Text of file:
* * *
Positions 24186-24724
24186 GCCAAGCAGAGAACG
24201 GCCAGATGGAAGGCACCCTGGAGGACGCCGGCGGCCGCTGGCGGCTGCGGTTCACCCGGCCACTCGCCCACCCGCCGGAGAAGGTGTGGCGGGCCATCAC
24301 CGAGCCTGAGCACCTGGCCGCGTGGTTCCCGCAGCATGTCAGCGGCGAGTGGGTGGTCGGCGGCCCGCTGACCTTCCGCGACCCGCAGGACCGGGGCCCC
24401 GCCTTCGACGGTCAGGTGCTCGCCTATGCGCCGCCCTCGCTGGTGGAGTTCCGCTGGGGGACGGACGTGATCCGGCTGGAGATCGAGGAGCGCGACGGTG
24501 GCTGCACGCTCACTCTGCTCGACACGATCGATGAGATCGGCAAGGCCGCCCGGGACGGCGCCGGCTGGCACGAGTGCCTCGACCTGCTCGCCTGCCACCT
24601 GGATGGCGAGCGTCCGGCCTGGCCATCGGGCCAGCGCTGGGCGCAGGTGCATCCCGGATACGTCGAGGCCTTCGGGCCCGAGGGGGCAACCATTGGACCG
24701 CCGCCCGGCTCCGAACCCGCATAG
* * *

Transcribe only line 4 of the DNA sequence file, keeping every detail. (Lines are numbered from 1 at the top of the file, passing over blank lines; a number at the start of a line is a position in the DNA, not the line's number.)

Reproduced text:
24301 CGAGCCTGAGCACCTGGCCGCGTGGTTCCCGCAGCATGTCAGCGGCGAGTGGGTGGTCGGCGGCCCGCTGACCTTCCGCGACCCGCAGGACCGGGGCCCC